Friday, April 6, 2012

Jeweller's strike: 10 things you need to know

New Delhi:  As the strike by jewellers across the country enters its 21st day today, a delegation of their representatives will meet Congress president Sonia Gandhi in New Delhi this morning. They are protesting against a steep hike in import duty on gold, and an excise duty hike on unbranded jewellery announced in the Union Budget last month.  The strike has resulted in a revenue loss of Rs. 20,000 crore already, say jewelers. They say they will continue to be on strike till the duty hikes are rolled back.

Here are 10 facts on what is robbing gold of its glitter in India these days:
1) Jewellers across the country have joined the strike, now 21 days old. In sheer numbers, that is 3.5 million people directly employed by the industry.

2) Today a delegation will also meet Pranab Mukherjee. RJD chief Lalu Prasad Yadav has championed their cause; he met Mr Mukherjee and said the minister had promised "positive" action soon.

3) Last month, Mr. Mukherjee said he would consider their demand to roll back the excise duty, but made it clear that he would not consider reducing the import duty on gold and platinum.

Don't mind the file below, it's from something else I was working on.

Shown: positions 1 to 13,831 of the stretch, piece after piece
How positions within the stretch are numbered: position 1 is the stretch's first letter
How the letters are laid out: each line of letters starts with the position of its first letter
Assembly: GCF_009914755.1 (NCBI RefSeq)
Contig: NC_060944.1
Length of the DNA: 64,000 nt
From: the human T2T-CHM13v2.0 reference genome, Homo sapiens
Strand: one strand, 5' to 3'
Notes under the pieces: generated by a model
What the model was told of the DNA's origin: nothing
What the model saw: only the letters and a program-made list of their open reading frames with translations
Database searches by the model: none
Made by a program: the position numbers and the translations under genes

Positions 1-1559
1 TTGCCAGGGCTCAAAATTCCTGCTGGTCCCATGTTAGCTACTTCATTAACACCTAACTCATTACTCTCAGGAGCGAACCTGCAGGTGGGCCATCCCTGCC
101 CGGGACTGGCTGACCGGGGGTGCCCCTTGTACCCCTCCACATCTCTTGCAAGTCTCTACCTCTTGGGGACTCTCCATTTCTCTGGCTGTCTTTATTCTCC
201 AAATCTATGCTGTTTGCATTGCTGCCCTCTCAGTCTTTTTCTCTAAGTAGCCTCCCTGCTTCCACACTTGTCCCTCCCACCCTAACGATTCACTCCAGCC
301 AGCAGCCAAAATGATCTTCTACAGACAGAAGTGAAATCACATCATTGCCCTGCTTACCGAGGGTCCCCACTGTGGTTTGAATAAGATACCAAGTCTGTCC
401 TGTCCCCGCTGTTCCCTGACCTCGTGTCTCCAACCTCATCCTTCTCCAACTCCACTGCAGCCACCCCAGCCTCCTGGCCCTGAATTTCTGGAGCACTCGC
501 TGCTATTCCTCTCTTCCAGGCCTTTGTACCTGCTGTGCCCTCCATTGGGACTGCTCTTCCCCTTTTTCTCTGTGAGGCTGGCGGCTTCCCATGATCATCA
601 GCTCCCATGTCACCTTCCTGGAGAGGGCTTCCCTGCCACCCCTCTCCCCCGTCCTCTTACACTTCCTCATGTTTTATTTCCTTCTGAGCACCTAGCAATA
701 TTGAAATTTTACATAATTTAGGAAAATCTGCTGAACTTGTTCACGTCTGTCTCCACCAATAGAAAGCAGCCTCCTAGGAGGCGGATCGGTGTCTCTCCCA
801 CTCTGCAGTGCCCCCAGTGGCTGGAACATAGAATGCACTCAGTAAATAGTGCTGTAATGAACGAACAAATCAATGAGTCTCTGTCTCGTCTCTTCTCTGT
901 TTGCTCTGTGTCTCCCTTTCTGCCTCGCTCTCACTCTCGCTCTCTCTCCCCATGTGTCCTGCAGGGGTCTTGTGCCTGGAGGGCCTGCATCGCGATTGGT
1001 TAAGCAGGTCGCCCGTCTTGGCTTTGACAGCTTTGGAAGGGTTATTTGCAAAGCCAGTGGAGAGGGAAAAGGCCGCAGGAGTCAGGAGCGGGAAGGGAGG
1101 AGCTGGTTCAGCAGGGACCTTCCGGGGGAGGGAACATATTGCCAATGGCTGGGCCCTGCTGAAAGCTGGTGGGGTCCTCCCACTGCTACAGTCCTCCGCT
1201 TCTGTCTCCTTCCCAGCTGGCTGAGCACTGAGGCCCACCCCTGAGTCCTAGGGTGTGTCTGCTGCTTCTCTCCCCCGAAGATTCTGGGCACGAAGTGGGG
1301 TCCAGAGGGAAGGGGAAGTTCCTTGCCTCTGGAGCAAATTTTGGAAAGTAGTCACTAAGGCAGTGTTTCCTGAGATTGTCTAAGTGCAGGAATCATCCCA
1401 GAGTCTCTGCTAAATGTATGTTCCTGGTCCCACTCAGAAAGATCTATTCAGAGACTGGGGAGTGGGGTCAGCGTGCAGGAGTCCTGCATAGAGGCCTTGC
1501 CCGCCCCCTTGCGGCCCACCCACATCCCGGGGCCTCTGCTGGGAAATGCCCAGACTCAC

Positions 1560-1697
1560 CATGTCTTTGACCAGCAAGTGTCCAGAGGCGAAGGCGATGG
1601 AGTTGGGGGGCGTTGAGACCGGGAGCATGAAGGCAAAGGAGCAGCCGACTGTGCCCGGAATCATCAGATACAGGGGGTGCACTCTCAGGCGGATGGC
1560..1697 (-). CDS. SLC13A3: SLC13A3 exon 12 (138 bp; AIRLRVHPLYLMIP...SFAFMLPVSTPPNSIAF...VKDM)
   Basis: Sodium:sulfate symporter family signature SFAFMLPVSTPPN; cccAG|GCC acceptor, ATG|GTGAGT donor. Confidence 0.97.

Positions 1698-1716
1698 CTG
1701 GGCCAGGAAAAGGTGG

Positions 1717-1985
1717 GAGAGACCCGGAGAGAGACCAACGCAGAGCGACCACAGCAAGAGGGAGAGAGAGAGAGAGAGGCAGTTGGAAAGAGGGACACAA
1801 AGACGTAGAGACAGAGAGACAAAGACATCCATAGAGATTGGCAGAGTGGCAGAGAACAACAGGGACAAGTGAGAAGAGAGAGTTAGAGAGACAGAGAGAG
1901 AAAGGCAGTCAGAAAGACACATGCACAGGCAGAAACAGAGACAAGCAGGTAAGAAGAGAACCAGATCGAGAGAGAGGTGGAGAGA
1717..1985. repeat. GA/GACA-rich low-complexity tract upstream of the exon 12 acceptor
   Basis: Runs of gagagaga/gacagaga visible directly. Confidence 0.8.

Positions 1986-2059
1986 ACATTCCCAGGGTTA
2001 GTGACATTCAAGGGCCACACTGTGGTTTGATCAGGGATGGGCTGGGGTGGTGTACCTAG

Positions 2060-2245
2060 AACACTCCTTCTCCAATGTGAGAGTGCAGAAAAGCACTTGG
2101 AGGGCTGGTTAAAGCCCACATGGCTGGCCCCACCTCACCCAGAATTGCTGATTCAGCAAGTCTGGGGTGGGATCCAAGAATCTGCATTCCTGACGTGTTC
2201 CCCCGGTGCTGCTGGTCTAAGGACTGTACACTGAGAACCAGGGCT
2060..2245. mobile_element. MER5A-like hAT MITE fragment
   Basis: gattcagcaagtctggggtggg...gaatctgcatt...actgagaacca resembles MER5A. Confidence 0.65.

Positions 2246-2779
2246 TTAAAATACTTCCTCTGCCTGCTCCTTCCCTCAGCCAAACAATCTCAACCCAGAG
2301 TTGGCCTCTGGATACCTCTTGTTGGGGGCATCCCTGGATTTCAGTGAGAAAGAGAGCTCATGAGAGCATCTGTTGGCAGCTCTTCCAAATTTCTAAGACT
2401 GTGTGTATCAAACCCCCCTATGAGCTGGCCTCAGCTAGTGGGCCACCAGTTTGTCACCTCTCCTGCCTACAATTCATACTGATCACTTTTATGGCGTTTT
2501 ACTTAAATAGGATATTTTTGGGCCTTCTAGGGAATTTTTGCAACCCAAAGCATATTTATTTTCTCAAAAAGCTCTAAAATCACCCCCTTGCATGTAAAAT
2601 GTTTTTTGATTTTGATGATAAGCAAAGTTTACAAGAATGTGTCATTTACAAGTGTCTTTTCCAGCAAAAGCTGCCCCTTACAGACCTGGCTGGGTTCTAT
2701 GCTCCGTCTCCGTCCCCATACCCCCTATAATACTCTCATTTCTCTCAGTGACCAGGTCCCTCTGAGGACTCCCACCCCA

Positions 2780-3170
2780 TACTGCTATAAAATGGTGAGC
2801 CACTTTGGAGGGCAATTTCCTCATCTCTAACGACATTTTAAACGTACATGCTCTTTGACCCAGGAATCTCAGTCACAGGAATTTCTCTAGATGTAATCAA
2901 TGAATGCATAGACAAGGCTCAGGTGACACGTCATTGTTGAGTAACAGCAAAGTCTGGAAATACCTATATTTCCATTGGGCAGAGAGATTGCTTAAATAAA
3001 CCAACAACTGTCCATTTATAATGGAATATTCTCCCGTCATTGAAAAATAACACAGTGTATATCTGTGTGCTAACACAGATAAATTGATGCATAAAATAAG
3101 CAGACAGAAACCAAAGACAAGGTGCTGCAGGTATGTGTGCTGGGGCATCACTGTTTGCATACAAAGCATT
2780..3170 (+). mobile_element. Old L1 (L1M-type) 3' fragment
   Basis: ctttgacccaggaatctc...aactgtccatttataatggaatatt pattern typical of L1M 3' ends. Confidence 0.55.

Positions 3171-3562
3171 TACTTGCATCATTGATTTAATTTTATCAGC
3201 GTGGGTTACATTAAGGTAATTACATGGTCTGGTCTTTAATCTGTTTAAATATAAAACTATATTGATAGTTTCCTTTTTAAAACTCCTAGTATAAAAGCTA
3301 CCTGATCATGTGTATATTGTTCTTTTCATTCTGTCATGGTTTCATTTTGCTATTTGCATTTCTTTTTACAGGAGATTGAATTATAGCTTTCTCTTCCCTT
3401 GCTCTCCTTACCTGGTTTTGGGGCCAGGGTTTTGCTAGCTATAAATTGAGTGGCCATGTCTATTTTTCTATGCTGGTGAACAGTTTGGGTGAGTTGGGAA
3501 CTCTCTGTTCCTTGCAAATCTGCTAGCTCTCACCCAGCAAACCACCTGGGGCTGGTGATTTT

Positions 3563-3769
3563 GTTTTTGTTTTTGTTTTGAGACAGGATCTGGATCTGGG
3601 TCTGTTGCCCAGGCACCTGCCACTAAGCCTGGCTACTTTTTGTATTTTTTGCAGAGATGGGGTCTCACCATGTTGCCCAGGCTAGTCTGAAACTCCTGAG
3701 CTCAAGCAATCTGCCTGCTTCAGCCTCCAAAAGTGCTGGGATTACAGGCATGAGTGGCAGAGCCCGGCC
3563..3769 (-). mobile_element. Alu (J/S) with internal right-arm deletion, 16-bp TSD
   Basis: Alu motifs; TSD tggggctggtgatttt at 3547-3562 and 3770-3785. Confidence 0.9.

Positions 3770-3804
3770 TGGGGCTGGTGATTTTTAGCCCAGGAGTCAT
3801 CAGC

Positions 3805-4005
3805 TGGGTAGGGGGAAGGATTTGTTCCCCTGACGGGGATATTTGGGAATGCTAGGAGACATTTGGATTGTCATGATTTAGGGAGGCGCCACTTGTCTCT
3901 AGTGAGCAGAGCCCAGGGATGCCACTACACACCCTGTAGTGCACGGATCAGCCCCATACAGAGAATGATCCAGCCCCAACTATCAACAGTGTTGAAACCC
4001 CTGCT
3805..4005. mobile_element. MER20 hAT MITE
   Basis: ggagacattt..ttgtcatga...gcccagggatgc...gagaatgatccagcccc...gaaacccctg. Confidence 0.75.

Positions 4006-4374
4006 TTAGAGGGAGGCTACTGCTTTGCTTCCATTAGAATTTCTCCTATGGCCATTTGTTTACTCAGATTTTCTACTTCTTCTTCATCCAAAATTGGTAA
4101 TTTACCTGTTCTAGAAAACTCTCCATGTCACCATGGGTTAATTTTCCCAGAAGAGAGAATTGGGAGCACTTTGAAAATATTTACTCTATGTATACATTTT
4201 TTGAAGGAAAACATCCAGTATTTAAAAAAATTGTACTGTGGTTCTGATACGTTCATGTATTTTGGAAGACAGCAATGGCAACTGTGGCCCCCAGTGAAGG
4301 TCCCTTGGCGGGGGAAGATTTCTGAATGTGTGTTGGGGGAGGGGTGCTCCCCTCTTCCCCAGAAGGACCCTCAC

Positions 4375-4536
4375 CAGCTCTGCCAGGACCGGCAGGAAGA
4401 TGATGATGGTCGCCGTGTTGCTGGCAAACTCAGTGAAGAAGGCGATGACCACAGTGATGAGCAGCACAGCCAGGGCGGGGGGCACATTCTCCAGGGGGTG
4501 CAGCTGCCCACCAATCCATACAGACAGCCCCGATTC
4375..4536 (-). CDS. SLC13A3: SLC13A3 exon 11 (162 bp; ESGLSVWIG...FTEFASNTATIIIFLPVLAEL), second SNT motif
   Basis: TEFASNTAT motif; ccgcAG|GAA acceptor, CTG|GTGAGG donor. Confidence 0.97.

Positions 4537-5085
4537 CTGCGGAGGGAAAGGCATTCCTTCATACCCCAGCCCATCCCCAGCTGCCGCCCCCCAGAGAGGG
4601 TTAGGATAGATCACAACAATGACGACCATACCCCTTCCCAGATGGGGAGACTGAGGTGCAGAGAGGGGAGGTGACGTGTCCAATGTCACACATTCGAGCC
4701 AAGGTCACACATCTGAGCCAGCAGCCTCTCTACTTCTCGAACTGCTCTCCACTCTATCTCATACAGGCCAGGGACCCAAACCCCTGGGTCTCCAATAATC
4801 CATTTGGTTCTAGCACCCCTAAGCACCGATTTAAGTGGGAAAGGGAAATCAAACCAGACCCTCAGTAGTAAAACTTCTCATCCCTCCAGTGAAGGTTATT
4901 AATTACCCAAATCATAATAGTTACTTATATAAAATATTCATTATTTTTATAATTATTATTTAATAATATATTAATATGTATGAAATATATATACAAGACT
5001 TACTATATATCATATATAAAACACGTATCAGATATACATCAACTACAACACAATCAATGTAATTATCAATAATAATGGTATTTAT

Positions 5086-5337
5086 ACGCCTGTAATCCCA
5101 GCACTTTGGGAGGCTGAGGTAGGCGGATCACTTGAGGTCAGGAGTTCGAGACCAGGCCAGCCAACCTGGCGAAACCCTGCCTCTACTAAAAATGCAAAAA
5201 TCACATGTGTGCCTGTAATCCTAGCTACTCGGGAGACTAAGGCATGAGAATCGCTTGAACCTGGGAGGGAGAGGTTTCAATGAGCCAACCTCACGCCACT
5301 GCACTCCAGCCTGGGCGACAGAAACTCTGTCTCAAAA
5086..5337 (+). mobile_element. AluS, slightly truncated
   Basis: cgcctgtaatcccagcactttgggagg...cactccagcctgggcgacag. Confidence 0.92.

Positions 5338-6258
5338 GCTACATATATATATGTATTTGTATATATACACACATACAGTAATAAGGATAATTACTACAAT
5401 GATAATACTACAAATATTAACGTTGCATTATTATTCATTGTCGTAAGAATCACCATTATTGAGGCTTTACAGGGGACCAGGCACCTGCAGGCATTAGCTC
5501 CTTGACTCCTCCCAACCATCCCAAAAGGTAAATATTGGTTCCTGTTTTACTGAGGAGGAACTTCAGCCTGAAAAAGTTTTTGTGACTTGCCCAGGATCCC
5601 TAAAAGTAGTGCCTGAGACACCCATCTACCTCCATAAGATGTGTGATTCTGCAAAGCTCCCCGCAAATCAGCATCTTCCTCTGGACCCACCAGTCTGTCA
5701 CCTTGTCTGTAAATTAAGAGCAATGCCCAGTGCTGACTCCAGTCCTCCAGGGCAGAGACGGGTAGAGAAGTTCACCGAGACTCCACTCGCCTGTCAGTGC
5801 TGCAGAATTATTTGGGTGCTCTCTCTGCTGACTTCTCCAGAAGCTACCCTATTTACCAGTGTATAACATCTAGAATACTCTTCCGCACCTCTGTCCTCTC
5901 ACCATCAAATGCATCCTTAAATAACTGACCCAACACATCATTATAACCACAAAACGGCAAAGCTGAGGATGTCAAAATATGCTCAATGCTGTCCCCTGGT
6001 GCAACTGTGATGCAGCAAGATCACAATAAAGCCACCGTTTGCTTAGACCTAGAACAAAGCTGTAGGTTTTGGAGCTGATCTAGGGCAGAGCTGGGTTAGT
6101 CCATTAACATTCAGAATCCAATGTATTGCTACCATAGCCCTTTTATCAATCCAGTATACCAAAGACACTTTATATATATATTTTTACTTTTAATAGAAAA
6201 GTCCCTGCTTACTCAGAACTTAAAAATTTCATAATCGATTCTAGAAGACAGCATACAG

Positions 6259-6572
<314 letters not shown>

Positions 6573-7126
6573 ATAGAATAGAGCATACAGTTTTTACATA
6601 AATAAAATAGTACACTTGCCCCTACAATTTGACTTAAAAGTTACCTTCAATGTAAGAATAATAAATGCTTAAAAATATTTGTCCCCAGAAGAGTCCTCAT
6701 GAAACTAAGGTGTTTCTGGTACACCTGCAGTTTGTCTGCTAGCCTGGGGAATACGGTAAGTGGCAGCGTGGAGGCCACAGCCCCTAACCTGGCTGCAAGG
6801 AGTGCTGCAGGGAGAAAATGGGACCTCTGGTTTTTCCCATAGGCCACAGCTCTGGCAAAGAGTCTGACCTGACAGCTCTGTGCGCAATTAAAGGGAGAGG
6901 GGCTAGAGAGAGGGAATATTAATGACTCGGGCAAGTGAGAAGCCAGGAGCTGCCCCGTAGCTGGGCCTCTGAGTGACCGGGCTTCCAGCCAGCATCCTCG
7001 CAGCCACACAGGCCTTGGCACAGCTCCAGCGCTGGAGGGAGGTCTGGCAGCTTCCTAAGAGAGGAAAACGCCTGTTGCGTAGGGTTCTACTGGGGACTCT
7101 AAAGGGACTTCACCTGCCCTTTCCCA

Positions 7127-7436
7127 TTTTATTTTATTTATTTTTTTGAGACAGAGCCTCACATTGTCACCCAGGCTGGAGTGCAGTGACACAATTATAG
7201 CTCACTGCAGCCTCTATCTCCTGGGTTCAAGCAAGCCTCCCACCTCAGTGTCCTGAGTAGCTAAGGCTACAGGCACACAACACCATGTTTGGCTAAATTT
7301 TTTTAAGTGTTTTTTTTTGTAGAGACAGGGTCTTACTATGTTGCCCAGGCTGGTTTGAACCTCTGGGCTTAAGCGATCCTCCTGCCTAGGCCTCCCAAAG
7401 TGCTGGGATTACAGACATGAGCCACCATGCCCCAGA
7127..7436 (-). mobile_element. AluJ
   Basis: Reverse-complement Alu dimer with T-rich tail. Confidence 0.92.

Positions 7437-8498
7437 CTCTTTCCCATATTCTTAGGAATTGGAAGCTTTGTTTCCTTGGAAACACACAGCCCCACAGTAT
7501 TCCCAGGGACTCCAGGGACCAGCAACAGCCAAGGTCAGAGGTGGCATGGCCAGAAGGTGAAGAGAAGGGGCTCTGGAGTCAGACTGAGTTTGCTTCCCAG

4) The jewellers insist they want a complete rollback; they have called for big rallies - on April 7 in Mumbai and on April 11 at the Ram Lila Maidan in New Delhi.

5) In Kolkata, jewellers have threatened to go on a hunger strike on Saturday, April 7, in protest against the duty hikes.

6) Gold prices, which have been climbing for years, plunged on Wednesday to $1,614 per ounce (Rs. 81,603 an ounce, at current rates: 1 ounce = 28.34 grams), their lowest level in three months, but recovered on Thursday to $1622.30 an ounce (Rs82023 an ounce). The price of gold has declined 15 per cent since September, when it hit a peak of $1,907. It had more than doubled since the financial crisis three years earlier.

7) No change in the proposed duty structure is possible until the Finance Bill is tabled in Parliament; that is likely to happen on May 7.

8) For those who came in late, the Union Budget proposed that import duty on gold be doubled to 4% and also imposed a 0.3% excise duty on unbranded jewellery, which forms the bulk of purchase in India. The move was aimed at reducing imports, thus trimming the current account deficit.

9) The jewellers claim that the agitation has caused the industry a revenue loss of about Rs. 20,000 crore; and that the government has had direct revenue loss of Rs. 700 crore from Customs Duty.

10) The Budget proposals would have a severe impact on the Rs. 10.11 lakh crore a year jewellery industry in the country. Experts say they could cut India's gold imports by a third to 655 tonnes, and push it to second place as the largest importer of the yellow metal, after China.

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